I am sitting on a flight and I don’t know about you but flights without wifi kill me. I can’t check emails or access the internet to work on projects. However, I did entertain myself on this flight by listening to a conversation between some frustrated flight attendants.
They were having a passionate conversation about their annual refresher course on customer service. In this year’s training they were told to be more relaxed in their demeanor towards customers, go out of their way to be nicer to everyone, and provide better customer service. In fact, they were even told to be more lenient on legal guidelines. For example if they have already asked a customer to put their seatbelt on once, they shouldn’t ask them again.
One of the flight attendants said, and I quote, “The Problem is NOT Customer Service.”
At this point, I was so curious I walked over to the flights attendants to learn more. Good thing the seatbelt light was off at this point.
The flight attendants said the real problem isn’t the customer service they are providing. They said the customers are usually frustrated before they even get on the airplane because:
- Long flight delays, rescheduled flights, and cancellations
- Problems they’ve had at the airport with the ticket/gates agents or with security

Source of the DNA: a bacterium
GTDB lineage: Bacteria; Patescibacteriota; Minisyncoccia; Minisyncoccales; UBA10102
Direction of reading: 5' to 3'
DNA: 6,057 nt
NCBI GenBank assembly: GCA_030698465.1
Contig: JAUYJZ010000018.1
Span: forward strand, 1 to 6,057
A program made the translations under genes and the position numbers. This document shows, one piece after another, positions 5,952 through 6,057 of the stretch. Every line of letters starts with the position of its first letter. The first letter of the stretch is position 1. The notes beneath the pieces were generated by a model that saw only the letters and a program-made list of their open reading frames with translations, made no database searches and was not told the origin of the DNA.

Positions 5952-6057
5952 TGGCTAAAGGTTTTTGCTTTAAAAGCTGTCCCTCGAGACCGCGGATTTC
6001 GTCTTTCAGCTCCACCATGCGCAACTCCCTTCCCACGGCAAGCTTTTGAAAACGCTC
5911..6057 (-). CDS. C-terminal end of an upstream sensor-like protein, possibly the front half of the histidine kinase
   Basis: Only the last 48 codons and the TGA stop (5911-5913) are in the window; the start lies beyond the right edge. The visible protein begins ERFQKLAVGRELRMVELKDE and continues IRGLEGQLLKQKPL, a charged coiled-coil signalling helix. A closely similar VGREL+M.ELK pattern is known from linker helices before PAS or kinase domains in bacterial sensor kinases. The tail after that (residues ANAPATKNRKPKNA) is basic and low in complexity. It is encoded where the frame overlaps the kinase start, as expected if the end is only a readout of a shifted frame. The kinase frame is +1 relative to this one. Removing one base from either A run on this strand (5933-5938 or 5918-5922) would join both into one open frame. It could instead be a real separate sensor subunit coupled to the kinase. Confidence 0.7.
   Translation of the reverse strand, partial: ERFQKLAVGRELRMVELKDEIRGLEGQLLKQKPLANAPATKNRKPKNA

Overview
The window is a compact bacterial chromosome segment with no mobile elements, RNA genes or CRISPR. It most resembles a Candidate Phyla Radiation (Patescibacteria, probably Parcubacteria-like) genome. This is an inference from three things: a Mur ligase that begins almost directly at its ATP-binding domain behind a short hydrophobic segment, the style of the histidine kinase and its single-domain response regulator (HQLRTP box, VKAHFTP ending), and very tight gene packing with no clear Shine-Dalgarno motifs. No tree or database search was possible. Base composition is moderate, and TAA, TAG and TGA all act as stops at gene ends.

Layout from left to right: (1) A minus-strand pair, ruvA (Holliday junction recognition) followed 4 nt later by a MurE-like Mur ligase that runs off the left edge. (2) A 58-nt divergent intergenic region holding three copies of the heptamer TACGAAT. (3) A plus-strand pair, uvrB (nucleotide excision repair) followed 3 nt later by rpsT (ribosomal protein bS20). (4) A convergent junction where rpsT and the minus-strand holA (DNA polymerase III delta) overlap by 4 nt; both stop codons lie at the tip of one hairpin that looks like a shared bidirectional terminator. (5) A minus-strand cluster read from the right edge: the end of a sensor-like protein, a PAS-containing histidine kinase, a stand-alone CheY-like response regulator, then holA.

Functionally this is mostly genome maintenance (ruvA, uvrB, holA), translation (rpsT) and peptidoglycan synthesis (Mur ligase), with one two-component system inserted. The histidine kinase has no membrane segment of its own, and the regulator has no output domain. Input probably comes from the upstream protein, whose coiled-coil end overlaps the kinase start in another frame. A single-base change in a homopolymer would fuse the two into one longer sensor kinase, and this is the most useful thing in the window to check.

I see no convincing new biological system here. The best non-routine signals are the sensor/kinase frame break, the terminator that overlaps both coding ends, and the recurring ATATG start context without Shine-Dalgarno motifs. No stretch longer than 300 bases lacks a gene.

They suggested if their company really cares about a better customer experience they should:
- Invest in contact center technology rather than using the in-house technology they built
- Invest in upgrading or fixing their airplanes which are causing the delays/cancellations
- Pay their flight attendants/staff better so they want to provide better service
The moral of the story is that customer experience isn’t up to one organization to resolve, instead it’s a chance for companies to look at all the customer touchpoints which could potentially make their customers unhappy. You can be the most profitable company in the world, but if your customers think you offer poor customer experience, it will usually catch up to you and affect your pocketbook.
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